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Legislative Assembly for the ACT: 2015 Week 12 Hansard (Tuesday, 27 October 2015) . . Page.. 3673 ..

perhaps the most significant community issue that has come before this place in 25 years. It directly impacts over 1,000 home owners and their families across 56 of our city’s suburbs and, by extension, the legacy will be felt by close to 12,000 neighbours and around 127,000 people when the demolition spreads throughout suburbs.

The first stage of the loose-fill asbestos insulation eradication scheme comprised the voluntary buyback program through which the territory offered to purchase affected properties at a value that ignored the presence of loose-fill asbestos. This stage of the scheme is drawing to a conclusion with the territory having made over 1,000 offers on these properties. The Building (Loose-fill Asbestos Eradication) Legislation Amendment Bill 2015 that we are debating this afternoon, which was first presented to the Assembly on 24 September this year, looks to the stages of the scheme that now follow the buyback program.

The bill contains a number of legislative amendments to streamline processes for demolishing these affected premises and selling the remediated blocks so that new homes can be rebuilt as soon as possible. The legislation to be amended includes the Building Act 2004, the Building and Construction Industry Training Levy Act 1999, the Dangerous Substances General Regulation 2004, the Land Rent Act 2008, the Land Regulation 2008 and the Planning and Development Act 2007.

Amendments to the Building Act 2004 recognise that the territory is undertaking demolitions of affected premises on a bulk scale and has measures in place to ensure the safety and compliance of such demolitions. And rather than having to seek a building approval for each individual demolition, the amendments introduce an alternative mechanism where the Construction Occupations Registrar may instead issue a demolition order for demolitions that are relatively straightforward, thereby authorising the territory to demolish the building without going through the full building approval process or needing to engage a private certifier. The registrar will be provided with documentation of a similar level to that which would have been provided for the building approval process and will also be provided with evidence that relevant utilities have been consulted in relation to the demolition planning and execution. Where the Construction Occupations Registrar decides that an additional level of oversight is needed, a building approval will be required. The provision to apply for a demolition order applies only to loose-fill asbestos affected residential premises where demolition is undertaken by the territory and recognises that safety and compliance controls are also in place through procurement requirements for demolition contractors and, importantly, through work health and safety regulation.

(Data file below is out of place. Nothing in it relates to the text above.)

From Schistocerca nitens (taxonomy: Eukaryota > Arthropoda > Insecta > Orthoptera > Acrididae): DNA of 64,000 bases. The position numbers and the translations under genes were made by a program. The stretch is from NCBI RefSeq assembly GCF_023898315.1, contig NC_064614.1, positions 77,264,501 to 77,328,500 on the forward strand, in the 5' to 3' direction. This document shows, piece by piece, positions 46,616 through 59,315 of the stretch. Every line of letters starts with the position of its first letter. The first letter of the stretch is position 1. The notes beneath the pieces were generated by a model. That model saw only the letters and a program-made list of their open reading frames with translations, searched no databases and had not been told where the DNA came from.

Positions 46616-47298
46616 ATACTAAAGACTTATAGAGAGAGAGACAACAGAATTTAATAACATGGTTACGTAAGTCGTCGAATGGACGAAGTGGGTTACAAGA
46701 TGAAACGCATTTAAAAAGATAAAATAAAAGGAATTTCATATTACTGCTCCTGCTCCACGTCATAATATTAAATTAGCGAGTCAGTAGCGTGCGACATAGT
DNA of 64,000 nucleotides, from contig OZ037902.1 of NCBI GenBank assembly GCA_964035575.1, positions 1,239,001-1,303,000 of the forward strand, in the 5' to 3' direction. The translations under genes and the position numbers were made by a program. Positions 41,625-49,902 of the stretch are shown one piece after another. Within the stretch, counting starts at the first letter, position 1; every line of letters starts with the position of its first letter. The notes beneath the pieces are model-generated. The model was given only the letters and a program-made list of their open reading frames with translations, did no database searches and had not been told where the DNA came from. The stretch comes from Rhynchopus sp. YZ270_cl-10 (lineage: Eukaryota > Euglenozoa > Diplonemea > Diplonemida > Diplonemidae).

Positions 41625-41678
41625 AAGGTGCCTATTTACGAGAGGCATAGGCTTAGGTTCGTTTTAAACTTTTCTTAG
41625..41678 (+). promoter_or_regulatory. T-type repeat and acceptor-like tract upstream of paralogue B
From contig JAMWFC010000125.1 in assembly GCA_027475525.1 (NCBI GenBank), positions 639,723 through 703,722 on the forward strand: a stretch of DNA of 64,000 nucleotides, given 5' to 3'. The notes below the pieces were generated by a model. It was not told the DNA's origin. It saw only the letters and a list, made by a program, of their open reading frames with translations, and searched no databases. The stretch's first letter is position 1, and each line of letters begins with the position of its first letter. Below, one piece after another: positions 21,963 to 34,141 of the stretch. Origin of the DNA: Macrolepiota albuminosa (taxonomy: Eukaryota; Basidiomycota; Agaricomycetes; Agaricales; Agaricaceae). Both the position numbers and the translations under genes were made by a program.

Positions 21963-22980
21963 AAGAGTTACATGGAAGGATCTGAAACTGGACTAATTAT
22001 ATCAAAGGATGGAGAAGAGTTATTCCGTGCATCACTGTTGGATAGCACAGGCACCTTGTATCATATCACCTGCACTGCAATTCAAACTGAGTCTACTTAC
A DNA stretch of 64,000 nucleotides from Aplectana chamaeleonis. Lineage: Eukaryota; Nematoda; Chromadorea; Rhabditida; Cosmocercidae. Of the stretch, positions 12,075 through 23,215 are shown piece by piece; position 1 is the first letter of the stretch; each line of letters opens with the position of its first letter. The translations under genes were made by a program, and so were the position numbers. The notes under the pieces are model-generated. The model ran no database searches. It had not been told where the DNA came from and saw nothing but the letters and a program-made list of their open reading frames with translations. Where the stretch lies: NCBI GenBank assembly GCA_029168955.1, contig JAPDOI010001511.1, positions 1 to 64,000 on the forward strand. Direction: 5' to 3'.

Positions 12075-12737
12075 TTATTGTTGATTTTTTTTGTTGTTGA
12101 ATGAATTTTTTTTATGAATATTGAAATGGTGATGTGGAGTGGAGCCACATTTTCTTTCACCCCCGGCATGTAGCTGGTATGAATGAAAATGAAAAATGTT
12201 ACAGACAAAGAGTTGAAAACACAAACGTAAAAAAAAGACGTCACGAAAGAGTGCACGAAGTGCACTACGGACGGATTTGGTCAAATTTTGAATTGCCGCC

As a consequence of introducing demolition orders, amendments are needed to the Building and Construction Industry Training Levy Act 1999. Training makes an important contribution to safety in the building and construction industry. In the ACT, along with four other states, a levy is collected on construction work in order to identify and meet training needs for the industry. Under this act the payment of the training levy, including the method for calculating the value of the levy to be paid, is currently linked to work requiring building approval. To account for any demolitions of affected properties that are conducted by the territory under a demolition order instead of a building approval, the bill amends this act to provide an alternative

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